Lawmakers in Paraguay have voted to impeach President Fernando Lugo, after the botched eviction last week of peasant squatters that left several dead.
Immediately following his impeachment trial Friday, Lugo said he accepts the Congress' decision, but says Paraguay's democracy has been deeply wounded.
"Today, it's not Fernando Lugo who has been deposed. Today, it's not Fernando Lugo who is deposed. It's the Paraguayan story, it's democracy that has been profoundly hurt, in which all its principles of defense have been transgressed in a cowardly, treacherous way and I hope that its executors recognize the gravity of their deeds," said Lugo.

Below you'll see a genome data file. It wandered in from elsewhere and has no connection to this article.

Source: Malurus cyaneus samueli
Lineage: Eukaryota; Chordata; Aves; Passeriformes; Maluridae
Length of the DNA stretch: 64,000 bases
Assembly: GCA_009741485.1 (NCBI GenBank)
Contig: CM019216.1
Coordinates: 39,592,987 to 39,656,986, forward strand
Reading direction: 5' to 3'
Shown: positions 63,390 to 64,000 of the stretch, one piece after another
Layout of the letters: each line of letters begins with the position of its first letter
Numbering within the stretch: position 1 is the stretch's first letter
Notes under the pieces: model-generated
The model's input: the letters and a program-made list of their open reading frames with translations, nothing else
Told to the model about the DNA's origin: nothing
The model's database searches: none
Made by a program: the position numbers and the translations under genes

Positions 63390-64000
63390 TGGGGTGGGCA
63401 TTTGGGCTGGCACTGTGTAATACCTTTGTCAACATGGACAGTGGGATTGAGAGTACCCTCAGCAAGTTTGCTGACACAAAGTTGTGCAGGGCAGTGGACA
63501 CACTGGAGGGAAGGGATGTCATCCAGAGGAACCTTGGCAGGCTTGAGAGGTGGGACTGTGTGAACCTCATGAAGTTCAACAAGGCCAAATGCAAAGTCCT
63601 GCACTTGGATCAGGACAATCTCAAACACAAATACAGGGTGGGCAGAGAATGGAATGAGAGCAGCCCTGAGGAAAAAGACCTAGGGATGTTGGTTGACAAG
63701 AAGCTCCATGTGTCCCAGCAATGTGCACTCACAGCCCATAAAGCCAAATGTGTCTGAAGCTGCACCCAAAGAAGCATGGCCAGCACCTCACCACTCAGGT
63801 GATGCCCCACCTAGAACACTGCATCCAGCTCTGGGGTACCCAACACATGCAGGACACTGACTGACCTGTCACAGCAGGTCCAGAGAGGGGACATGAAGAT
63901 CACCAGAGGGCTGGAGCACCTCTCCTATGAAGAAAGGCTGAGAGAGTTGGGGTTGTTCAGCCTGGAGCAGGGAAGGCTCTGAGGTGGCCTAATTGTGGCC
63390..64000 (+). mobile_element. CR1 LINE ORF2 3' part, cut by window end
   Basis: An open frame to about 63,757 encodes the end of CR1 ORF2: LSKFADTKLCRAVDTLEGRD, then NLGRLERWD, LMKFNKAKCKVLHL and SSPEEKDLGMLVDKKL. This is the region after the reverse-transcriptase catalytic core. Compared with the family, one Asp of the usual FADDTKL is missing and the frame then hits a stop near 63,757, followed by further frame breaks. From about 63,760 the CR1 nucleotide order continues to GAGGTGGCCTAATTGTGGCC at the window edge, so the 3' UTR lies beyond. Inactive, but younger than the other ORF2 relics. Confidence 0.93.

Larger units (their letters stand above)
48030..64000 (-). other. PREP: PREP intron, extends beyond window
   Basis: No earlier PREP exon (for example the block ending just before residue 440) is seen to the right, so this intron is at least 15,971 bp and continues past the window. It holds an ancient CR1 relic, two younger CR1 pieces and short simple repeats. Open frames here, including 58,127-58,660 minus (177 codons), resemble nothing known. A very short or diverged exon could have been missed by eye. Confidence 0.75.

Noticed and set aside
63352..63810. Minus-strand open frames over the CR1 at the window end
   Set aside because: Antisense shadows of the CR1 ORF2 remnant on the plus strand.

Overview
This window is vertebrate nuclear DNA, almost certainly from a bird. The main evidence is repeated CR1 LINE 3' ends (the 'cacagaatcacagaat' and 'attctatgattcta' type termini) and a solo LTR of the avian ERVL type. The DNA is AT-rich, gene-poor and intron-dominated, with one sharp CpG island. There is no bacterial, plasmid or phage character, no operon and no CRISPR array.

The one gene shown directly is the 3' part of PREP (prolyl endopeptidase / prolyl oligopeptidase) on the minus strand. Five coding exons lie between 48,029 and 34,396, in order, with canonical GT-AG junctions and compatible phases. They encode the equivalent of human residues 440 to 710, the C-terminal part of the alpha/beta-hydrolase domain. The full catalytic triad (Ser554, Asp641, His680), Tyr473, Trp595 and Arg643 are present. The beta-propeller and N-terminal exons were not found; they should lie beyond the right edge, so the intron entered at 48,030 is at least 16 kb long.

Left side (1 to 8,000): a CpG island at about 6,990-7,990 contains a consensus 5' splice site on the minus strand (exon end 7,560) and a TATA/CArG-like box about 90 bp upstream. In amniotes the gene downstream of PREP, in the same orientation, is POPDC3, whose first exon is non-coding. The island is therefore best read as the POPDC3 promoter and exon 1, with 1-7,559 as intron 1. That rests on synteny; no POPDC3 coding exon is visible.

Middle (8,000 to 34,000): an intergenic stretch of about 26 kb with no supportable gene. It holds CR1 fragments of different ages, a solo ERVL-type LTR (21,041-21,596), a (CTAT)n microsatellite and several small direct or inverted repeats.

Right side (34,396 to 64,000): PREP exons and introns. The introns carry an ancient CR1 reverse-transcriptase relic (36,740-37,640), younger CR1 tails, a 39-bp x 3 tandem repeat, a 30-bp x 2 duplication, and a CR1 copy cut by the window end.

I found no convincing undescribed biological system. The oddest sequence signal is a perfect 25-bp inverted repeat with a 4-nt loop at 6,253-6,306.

The Senate voted Friday to remove the president. The lower house of Congress voted in favor of impeachment Thursday. Lugo's political rivals control both houses of the Paraguayan Congress.
Thousands of supporters of Lugo gathered outside the Congress Friday and tried to break through police lines as the verdict was given. Police fired teargas to disperse the crowd.
In line with Paraguay's constitution, Lugo was replaced by Vice President Federico Franco, who has been a strong opponent of the president.
Last week, Lugo ordered police to evict a group of peasant farmers who were squatting on a private estate. The farmers claim the land was acquired illegally. Violence broke out, leaving 11 peasants and six officers dead.
The impeached president is a former Roman Catholic bishop who was elected in 2008 on promises to help the poor and distribute land fairly.